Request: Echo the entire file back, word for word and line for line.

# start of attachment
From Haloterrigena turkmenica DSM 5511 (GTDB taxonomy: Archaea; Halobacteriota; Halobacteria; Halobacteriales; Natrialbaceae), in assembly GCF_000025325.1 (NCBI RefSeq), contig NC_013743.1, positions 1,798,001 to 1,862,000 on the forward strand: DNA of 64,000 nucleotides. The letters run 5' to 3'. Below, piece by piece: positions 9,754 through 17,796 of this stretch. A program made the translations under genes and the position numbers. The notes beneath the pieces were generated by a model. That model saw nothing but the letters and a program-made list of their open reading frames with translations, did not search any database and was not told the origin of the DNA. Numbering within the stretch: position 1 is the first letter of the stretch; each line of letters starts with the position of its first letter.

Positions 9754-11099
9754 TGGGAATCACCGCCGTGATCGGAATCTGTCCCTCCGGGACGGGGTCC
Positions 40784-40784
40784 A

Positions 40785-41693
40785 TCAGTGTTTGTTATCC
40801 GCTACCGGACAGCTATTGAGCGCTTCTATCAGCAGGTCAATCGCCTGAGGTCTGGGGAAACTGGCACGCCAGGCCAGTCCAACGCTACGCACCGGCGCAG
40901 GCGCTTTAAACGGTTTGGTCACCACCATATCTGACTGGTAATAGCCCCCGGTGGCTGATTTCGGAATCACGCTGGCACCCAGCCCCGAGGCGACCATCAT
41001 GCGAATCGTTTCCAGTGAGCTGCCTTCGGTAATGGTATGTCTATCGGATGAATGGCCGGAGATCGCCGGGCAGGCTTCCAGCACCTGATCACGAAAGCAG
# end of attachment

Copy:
From Haloterrigena turkmenica DSM 5511 (GTDB taxonomy: Archaea; Halobacteriota; Halobacteria; Halobacteriales; Natrialbaceae), in assembly GCF_000025325.1 (NCBI RefSeq), contig NC_013743.1, positions 1,798,001 to 1,862,000 on the forward strand: DNA of 64,000 nucleotides. The letters run 5' to 3'. Below, piece by piece: positions 9,754 through 17,796 of this stretch. A program made the translations under genes and the position numbers. The notes beneath the pieces were generated by a model. That model saw nothing but the letters and a program-made list of their open reading frames with translations, did not search any database and was not told the origin of the DNA. Numbering within the stretch: position 1 is the first letter of the stretch; each line of letters starts with the position of its first letter.

Positions 9754-11099
9754 TGGGAATCACCGCCGTGATCGGAATCTGTCCCTCCGGGACGGGGTCC
Positions 40784-40784
40784 A

Positions 40785-41693
40785 TCAGTGTTTGTTATCC
40801 GCTACCGGACAGCTATTGAGCGCTTCTATCAGCAGGTCAATCGCCTGAGGTCTGGGGAAACTGGCACGCCAGGCCAGTCCAACGCTACGCACCGGCGCAG
40901 GCGCTTTAAACGGTTTGGTCACCACCATATCTGACTGGTAATAGCCCCCGGTGGCTGATTTCGGAATCACGCTGGCACCCAGCCCCGAGGCGACCATCAT
41001 GCGAATCGTTTCCAGTGAGCTGCCTTCGGTAATGGTATGTCTATCGGATGAATGGCCGGAGATCGCCGGGCAGGCTTCCAGCACCTGATCACGAAAGCAG